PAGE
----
In the four months since the Supreme Judicial Court (SJC) decided Kenner v. Zoning Board of Appeals of Chatham – in which the SJC expressed its views on impaired views as a basis for standing in zoning cases (see related commentary here) – the Appeals Court has twice visited the issue. In Marhefka v. Zoning Board of Appeals of Sutton, the Appeals Court reversed a Land Court ruling that the loss of view of a pond did not create standing because views were not an interest protected by the zoning bylaw. In Schiffenhaus v. Kline, the Appeals Court affirmed a Land Court ruling that the defendant had not rebutted the presumption of “aggrievement” afforded to abutters, and went on to express a novel view on the “interests protected” prong of standing.
Both Marhefka and Schiffenhaus acknowledge the SJC’s decision in Kenner, where the SJC held that, under a bylaw requiring permitting authorities to consider the impact of scale, siting and mass on a neighborhood’s visual character, including views, a plaintiff must show both (1) a particularized harm to her property, and (2) a detrimental impact on the neighborhood’s visual character. However, while the import of Kenner is to constrain view-based standing, the recent Appeals Court decisions chart a more liberal course.
Marhefka cuts the wider swath. There, the Appeals Court held that an allegedly diminished pond view gave the plaintiffs standing to appeal a variance that would have allowed a two-car garage to be built on a lawfully nonconforming, undersized lot. To find that view was a protected interest, the court relied on the bylaw’s definition of “yard” as being “intended to provide aesthetic value as well as serve as a spatial and visual buffer between lots.” By this reasoning, almost any bylaw can be read to protect views, at least where incursions into required front, side or rear yards are at issue. All minimum yard requirements serve this same purpose, whether or not the bylaw expressly says so – this fact may be so obvious that a court could take judicial notice of it. According special treatment to bylaws that include terms like “visual buffer” in their definition of “yard” would arbitrarily elevate form over substance.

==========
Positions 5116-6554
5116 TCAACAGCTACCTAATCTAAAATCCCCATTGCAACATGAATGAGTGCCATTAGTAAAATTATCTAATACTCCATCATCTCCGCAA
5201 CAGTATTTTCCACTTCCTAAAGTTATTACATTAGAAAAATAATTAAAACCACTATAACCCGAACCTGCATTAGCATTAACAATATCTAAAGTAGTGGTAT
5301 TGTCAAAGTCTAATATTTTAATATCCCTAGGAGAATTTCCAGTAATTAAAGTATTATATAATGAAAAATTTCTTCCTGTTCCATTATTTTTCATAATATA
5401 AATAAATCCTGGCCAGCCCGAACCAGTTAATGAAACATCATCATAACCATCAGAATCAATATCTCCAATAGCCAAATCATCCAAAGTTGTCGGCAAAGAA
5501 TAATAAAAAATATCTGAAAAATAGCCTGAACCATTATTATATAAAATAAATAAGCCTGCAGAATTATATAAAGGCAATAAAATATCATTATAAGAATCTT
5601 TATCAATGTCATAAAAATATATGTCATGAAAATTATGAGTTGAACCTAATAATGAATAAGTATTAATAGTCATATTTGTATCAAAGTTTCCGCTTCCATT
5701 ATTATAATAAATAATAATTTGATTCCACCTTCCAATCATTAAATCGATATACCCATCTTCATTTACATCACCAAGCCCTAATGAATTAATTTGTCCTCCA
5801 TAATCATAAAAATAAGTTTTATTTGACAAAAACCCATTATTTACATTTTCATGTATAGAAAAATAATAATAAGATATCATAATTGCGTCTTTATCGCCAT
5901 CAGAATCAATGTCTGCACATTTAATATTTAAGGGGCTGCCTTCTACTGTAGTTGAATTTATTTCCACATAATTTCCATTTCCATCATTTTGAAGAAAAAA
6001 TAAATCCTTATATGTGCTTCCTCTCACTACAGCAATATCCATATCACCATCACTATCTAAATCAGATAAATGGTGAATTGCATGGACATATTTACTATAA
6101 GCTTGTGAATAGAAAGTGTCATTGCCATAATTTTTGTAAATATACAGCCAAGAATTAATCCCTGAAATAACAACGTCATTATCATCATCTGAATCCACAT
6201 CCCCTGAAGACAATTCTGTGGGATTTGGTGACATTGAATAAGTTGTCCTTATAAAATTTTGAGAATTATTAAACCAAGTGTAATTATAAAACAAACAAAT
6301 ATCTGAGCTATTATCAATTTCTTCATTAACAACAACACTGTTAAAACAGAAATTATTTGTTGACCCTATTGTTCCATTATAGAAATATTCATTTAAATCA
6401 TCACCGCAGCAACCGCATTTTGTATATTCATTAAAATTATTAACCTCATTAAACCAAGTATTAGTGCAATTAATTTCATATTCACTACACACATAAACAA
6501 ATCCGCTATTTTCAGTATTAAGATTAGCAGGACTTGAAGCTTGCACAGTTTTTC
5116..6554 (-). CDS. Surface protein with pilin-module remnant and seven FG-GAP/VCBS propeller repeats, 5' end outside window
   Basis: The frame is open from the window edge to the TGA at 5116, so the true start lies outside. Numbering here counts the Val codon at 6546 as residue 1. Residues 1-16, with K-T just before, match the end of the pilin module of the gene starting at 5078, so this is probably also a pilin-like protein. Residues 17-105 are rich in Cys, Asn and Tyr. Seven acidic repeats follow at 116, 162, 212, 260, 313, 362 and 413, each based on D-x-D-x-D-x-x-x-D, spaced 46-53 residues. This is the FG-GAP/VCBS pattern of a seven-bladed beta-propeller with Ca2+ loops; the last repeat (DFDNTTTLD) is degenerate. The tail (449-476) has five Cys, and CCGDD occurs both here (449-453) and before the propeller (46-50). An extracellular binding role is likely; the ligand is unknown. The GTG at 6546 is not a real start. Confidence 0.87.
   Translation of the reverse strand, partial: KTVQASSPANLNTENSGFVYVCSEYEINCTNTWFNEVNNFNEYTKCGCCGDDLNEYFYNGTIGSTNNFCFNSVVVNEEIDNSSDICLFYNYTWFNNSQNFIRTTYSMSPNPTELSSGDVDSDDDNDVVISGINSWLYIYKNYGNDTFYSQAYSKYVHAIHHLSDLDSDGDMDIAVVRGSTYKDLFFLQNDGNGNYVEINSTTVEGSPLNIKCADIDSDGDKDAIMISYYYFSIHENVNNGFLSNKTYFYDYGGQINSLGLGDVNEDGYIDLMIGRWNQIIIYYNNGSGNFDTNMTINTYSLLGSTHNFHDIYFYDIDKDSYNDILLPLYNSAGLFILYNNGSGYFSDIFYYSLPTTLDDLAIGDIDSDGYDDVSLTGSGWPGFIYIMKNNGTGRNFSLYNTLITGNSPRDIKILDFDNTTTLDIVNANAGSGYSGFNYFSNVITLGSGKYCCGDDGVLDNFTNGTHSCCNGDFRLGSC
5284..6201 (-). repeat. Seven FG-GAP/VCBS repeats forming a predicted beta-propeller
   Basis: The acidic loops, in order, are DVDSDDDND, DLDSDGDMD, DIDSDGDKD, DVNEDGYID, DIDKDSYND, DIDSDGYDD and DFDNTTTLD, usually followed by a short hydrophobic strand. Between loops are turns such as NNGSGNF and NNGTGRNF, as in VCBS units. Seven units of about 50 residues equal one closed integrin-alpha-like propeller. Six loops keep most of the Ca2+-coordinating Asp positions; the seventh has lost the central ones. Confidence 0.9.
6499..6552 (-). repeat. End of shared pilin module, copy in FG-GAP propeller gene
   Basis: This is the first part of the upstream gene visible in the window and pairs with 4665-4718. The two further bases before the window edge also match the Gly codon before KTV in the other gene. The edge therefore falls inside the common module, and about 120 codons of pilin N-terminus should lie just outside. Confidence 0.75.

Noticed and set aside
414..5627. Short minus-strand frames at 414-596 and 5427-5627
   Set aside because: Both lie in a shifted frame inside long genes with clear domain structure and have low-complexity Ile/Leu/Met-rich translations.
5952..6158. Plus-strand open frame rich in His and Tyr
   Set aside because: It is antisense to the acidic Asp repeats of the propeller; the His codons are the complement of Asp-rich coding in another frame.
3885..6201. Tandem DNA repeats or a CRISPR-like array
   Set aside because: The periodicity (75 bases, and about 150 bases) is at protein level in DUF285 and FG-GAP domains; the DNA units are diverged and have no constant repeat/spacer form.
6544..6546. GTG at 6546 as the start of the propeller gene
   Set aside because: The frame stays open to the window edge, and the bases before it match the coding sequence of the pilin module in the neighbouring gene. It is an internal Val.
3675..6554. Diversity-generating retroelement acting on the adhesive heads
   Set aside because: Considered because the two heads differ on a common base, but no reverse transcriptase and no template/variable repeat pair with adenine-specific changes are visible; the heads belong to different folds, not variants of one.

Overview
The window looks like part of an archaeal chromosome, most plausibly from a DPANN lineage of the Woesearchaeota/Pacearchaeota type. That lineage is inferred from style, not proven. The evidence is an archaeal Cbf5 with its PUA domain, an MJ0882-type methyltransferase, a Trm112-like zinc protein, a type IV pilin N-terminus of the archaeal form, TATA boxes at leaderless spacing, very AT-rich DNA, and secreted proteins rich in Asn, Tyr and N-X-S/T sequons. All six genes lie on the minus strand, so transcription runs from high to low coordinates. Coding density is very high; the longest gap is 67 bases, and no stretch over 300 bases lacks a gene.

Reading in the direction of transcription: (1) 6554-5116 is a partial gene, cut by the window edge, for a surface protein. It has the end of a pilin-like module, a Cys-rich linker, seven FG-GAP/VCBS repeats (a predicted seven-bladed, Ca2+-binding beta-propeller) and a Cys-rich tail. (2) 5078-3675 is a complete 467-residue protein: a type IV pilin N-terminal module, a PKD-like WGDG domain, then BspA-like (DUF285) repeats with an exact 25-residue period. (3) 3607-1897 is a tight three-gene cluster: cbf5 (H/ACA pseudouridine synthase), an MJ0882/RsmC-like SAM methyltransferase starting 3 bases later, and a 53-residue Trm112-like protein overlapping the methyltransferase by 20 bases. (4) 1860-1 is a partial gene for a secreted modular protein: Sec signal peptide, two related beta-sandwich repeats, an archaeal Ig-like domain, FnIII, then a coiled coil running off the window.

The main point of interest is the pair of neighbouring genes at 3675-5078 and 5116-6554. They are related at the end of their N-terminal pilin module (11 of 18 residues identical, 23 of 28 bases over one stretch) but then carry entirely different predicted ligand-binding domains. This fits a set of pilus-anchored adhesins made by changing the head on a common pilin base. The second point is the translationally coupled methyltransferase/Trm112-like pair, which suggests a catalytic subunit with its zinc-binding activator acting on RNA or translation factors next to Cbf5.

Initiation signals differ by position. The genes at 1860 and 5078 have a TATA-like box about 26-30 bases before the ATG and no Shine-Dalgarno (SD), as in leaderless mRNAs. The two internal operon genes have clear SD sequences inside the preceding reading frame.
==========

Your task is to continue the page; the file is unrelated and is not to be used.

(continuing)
Schiffenhaus’s impact is also potentially expansive. There, the Appeals Court found that the zoning bylaw did not expressly identify view as a protected interest, but it did incorporate by reference the town’s local comprehensive plan, which states, “Long and broad vistas, sights of harmonious and distinctive architecture, and views of historic and culturally important sites are part of the heritage of Truro,” and therefore must be protected. In dicta, the court found that these incorporated references made views (or at least certain views) an interest protected by the bylaw. While it’s unknown how many zoning bylaws refer to a comprehensive or master plan, it’s reasonable to surmise that virtually all such plans at some point discuss views, open space, scenery, and the like.
While in Kenner the SJC seemed to be sending the message that impaired views will not, in most cases, provide a basis for standing to challenge a zoning decision, the Appeals Court, in Marhefka and Schiffenhaus, appears to have thrown open new doors to view-based standing. This apparent tension between the the two courts’ approaches may be resolved in some future case, but in the meantime, the status of impaired views as a basis for zoning standing remains as foggy as a Nantucket morning.